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VERIFY: Chemtrails conspiracy theory

The chemtrails theory has gained popularity due to social media. We're verifying whether there's any truth to this theory.

NORFOLK, Va., (WVEC) -- We’re verifying a topic our weather team gets lots of messages about: so-called chemtrails.

The idea that planes are spraying chemicals into the air is not new. But through social media the theory is gaining more traction.

Iisha Scott is here to verify what’s going on in the sky.

You’ve seen them. White streaks in the sky left behind by airplanes and jets.

Many in the science field know them as contrails or condensation trails.

You may have also heard of the term chemtrails, which seems to be a pretty popular idea nowadays. But are chemtrails real?

To verify this claim, I spoke with Les Westbrooks, associate professor of aeronautical science at Embry-Riddle Aeronautical University.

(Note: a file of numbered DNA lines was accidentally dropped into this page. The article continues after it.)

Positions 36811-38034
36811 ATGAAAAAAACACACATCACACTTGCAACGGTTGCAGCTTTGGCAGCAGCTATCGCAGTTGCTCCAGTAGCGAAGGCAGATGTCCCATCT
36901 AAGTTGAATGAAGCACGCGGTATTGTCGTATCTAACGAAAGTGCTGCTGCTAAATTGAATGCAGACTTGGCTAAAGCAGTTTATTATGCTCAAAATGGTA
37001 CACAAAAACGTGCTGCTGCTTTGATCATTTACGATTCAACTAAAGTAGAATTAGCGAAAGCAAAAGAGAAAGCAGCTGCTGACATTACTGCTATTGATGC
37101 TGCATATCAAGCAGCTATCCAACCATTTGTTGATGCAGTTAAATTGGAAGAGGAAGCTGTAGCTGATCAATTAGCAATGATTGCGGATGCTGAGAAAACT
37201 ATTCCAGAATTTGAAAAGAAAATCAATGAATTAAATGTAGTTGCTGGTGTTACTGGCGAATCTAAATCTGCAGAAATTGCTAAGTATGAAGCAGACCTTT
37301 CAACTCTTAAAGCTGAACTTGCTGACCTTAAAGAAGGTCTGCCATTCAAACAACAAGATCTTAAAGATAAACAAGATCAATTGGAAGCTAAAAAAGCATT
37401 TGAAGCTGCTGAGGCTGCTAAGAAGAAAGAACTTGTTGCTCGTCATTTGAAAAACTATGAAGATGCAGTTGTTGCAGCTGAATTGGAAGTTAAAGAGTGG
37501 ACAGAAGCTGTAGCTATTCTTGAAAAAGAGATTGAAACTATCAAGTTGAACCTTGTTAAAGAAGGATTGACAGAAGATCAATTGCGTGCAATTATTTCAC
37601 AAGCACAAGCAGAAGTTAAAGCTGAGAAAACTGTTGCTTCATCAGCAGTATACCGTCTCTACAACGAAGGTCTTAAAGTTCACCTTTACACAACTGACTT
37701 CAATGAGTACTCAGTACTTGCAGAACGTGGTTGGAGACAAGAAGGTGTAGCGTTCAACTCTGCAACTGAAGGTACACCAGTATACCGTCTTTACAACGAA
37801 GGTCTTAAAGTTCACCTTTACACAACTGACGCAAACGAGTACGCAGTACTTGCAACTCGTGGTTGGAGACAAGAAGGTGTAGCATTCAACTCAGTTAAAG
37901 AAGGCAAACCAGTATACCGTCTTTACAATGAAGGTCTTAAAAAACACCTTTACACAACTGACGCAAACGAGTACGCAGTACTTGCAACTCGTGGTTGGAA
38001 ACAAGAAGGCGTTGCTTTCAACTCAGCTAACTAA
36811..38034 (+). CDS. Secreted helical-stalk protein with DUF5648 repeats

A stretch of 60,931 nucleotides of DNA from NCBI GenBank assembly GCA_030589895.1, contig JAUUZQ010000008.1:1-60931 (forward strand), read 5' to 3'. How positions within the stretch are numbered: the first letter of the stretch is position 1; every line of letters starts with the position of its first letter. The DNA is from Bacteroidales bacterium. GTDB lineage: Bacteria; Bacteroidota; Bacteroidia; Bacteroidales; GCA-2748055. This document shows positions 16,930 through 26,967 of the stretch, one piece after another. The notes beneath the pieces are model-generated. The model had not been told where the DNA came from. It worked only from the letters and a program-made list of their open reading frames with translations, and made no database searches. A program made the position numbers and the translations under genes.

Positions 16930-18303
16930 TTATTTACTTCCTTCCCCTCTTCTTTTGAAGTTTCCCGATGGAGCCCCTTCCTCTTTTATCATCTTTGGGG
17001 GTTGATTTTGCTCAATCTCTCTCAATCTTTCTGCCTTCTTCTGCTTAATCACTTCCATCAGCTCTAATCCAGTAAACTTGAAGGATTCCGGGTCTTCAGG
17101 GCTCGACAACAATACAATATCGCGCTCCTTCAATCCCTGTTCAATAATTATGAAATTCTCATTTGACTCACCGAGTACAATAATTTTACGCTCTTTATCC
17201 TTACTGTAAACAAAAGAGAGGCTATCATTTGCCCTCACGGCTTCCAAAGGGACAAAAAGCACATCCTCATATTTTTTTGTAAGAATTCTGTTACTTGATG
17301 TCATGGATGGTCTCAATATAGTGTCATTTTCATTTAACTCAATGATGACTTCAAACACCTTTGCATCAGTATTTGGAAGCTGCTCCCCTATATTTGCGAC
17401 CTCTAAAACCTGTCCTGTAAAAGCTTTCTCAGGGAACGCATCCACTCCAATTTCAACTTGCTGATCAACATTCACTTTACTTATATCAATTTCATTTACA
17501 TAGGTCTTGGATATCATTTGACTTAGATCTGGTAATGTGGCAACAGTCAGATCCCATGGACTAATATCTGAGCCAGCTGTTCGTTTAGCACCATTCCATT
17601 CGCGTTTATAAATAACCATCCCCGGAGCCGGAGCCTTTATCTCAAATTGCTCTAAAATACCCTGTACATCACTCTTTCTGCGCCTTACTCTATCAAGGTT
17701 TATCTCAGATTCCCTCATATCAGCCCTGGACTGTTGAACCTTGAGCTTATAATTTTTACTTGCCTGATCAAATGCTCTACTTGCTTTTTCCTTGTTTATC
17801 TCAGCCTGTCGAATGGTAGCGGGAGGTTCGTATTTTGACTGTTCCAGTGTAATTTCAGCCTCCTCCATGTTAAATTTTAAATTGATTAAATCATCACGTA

He says, no, chemtrails are not true.

“The idea of chemtrails is absolutely false, the idea of condensation trails is absolutely true. It’s a meteorological phenomenon.”

It’s similar to blowing your breath into the air on a cold day, which forms a cloud.

“What you have is warm, moist air going out into a cold environment and the water vapor condenses and forms a cloud,” says Westbrooks.

That’s what’s happening at high altitudes. “Jet engine, when it burns fuel, one of the byproducts of the fuel that it burns is water.”

At low altitudes, condensation trails form differently because of low pressure on top of the wing.

Westbrooks says low pressure decreases temperature and when the temperature decreases it hits the dew point and instantly you’ll see clouds form.

In recent years the idea of chemtrails has taken off. Westbrooks says he thinks social media is the reason.

A study released in 2017 by researchers at Harvard found about 10 percent of Americans consider the chemtrails idea as completely true.

About 20 to 30 percent as somewhat true.

Read more about that study here.